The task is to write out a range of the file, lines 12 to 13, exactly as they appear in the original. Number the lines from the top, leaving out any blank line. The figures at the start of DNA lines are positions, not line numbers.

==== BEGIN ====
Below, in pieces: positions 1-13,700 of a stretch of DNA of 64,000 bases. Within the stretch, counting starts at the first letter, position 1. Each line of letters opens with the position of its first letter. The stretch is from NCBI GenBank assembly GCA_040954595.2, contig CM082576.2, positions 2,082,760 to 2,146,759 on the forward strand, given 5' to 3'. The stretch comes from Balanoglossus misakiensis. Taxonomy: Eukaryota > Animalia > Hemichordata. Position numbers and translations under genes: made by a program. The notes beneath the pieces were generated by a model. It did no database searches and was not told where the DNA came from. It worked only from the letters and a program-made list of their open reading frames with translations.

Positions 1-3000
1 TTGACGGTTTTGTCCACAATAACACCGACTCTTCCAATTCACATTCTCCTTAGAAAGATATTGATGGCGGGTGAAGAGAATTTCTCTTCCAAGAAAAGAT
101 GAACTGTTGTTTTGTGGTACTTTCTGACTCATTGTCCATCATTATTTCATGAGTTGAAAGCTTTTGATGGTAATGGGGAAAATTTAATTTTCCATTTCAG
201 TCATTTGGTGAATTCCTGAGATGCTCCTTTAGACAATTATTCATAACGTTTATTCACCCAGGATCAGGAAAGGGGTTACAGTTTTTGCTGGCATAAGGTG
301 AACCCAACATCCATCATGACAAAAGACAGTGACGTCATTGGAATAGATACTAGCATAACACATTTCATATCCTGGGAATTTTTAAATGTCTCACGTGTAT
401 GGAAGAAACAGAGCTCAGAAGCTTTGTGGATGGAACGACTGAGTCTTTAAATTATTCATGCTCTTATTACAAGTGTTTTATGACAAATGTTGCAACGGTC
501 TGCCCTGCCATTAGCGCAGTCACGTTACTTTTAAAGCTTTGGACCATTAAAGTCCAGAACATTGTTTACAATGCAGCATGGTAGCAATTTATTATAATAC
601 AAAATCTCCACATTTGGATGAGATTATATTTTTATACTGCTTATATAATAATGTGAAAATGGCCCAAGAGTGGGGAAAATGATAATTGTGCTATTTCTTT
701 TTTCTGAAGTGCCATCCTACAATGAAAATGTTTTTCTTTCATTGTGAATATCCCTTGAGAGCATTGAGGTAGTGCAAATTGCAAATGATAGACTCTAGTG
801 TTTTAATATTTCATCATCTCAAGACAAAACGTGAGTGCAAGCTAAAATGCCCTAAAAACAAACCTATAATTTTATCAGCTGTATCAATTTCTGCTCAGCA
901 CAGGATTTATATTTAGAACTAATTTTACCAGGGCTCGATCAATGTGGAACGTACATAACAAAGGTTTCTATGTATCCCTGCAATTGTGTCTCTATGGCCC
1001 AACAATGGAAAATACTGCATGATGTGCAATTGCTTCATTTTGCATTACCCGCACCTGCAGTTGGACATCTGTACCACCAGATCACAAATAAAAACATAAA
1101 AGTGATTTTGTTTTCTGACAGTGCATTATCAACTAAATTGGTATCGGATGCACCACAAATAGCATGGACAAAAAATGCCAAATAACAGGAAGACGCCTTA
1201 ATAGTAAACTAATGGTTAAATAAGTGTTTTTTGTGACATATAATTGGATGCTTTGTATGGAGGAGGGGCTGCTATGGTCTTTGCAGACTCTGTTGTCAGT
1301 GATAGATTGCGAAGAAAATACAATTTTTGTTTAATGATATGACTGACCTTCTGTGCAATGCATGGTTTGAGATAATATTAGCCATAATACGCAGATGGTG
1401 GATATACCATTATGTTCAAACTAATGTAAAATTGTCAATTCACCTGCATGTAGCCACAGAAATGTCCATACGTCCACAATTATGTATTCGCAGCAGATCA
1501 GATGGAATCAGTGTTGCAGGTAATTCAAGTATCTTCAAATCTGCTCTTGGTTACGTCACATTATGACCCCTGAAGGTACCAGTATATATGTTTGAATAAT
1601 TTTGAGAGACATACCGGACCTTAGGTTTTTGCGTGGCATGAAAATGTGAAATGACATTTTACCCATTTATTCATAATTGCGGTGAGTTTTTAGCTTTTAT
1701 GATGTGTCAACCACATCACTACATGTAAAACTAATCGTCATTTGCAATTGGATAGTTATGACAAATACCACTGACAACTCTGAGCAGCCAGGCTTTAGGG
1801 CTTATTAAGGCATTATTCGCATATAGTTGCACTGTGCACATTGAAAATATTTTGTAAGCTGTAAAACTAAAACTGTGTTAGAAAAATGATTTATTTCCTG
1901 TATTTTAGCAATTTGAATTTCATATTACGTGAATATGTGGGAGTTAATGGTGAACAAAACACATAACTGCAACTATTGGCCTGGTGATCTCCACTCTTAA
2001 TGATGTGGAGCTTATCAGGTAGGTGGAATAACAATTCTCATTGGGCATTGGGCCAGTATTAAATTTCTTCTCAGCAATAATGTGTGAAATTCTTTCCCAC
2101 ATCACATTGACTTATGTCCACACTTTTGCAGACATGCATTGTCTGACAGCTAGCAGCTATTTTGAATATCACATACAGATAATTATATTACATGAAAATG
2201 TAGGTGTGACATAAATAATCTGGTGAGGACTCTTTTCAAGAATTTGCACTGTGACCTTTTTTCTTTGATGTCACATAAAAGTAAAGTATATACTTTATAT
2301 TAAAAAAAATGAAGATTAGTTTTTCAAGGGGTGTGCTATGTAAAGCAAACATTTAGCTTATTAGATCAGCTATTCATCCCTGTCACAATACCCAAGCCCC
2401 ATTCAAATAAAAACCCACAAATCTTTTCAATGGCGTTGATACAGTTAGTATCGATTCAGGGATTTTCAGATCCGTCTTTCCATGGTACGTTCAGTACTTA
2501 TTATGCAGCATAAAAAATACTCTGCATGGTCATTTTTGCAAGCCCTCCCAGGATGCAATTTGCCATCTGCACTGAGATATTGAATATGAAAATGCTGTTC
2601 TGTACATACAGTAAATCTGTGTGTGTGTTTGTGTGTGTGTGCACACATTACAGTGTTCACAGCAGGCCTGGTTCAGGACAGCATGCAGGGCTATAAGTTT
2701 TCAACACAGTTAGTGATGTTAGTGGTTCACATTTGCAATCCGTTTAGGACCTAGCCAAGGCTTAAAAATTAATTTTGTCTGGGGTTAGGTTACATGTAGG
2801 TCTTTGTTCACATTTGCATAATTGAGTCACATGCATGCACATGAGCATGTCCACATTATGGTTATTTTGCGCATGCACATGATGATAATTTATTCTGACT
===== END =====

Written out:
901 CAGGATTTATATTTAGAACTAATTTTACCAGGGCTCGATCAATGTGGAACGTACATAACAAAGGTTTCTATGTATCCCTGCAATTGTGTCTCTATGGCCC
1001 AACAATGGAAAATACTGCATGATGTGCAATTGCTTCATTTTGCATTACCCGCACCTGCAGTTGGACATCTGTACCACCAGATCACAAATAAAAACATAAA